Squirrel Nut Zippers: Beasts of Burgundy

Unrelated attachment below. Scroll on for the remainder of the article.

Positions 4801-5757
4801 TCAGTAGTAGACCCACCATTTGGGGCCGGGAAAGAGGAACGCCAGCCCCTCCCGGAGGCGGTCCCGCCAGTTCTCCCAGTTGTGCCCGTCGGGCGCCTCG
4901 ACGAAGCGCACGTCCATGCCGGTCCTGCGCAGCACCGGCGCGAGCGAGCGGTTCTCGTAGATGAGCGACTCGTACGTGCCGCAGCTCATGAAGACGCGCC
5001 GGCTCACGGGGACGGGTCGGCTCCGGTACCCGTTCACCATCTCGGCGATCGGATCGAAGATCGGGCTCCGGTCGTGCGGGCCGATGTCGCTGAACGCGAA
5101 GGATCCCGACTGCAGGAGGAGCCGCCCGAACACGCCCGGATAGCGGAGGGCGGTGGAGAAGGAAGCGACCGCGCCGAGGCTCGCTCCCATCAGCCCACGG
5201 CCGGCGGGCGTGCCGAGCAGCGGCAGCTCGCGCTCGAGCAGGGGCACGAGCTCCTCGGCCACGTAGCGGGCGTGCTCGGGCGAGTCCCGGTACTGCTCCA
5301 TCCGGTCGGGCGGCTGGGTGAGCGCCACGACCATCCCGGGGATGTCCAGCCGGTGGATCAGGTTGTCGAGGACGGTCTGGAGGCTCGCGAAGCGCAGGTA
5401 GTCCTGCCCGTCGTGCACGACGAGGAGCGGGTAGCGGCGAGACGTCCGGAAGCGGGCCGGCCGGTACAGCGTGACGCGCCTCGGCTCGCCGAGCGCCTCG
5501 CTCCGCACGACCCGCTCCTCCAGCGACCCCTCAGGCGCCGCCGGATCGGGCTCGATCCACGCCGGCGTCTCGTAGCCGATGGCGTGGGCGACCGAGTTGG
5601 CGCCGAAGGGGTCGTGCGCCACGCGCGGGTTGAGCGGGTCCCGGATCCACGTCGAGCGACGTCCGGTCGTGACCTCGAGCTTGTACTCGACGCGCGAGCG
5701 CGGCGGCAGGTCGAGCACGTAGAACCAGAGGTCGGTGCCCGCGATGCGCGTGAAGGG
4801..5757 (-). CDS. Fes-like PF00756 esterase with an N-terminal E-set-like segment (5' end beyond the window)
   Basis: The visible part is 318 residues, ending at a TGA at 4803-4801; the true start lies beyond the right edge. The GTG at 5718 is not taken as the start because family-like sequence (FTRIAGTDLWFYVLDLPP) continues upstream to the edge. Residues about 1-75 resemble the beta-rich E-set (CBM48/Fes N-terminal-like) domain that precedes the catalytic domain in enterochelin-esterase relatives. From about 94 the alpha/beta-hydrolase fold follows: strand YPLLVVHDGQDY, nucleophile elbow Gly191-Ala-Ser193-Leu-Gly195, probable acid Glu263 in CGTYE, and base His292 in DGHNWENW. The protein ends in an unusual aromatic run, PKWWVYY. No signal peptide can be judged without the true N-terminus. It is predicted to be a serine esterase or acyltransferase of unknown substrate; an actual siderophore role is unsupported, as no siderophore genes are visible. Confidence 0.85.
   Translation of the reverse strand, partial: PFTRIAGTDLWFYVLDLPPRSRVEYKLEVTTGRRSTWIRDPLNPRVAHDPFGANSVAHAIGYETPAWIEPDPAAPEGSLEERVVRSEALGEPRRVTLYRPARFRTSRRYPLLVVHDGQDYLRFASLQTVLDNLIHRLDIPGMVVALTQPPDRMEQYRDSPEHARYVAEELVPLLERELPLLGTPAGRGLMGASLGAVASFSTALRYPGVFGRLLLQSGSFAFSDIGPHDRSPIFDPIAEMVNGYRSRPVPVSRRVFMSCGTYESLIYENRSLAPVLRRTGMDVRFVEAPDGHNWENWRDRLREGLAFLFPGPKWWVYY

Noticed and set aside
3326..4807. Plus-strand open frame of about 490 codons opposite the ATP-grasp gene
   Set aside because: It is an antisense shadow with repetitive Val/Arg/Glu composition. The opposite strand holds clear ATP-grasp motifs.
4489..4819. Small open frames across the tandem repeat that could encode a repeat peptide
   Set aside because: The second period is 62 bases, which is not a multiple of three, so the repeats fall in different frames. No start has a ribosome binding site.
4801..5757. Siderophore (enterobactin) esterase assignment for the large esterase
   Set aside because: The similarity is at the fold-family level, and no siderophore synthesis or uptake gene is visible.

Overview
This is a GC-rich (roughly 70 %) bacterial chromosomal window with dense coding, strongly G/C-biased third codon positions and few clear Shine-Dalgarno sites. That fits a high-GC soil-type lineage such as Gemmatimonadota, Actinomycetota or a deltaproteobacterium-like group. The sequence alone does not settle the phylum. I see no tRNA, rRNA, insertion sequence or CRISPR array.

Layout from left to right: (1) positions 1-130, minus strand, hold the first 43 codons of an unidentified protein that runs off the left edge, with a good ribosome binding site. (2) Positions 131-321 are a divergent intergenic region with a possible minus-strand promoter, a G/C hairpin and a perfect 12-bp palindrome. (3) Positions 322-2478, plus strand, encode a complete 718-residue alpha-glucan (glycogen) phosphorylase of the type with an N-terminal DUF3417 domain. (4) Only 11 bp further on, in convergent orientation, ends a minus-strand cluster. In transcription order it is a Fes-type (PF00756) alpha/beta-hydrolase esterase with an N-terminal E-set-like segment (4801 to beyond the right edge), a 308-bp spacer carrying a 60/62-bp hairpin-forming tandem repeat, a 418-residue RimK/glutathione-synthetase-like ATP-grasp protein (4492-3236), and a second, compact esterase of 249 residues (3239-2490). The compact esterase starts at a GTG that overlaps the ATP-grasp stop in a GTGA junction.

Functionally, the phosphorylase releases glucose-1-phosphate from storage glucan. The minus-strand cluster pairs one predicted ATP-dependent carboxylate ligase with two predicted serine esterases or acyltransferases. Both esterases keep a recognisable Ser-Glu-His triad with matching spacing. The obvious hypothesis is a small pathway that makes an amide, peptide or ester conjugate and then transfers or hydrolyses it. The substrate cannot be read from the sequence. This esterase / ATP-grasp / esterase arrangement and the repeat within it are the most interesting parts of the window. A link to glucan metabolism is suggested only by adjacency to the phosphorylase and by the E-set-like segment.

Eighteen years is a long—really long—gap between studio albums. The last time Squirrel Nut Zippers made one (there was a live release in between), Bill Clinton was still president and the so-called swing revival to which their wagon had been hitched was still hanging on for dear life. To be fair, SNZ never should have been lumped in with that half-baked movement: Theirs was, and remains, more of a polyglot music, a cauldron of this, that and the other. There is, of course, jazz of various stripes (mainly pre-WWII varieties) on this deliciously wide-ranging comeback, but there’s so much more: sounds, identifiable and not, emanating from mysterious times and places, not the least of which is New Orleans, their home base, a land that, forever and still, has a mind of its own. You don’t have to go beyond the first full track, “Karnival Joe (From Kokomo),” to understand that any attempt to nail this crew down is only going to bring serious frustration. It’s psychedelic klezmer that you can dance the Charleston to, yet it is also nothing of the sort. Then there are the two parts of “Something Wicked,” the second preceding the first—a couple of spooky, creepy, multi-layered, otherworldly dirges that get into your skin and make it want to scream for mercy. “West of Zanzibar” is boisterous, shambolic and loaded up with all sorts of percussion, horns, voices and stuff you’re not going to recognize, so don’t even bother, and then there’s a bunch more tunes where those came from. Beasts of Burgundy (the title track is gritty enough to freak out Tom Waits) sort of picks up where the Squirrel Nut Zippers left off. Or maybe it’s not even close.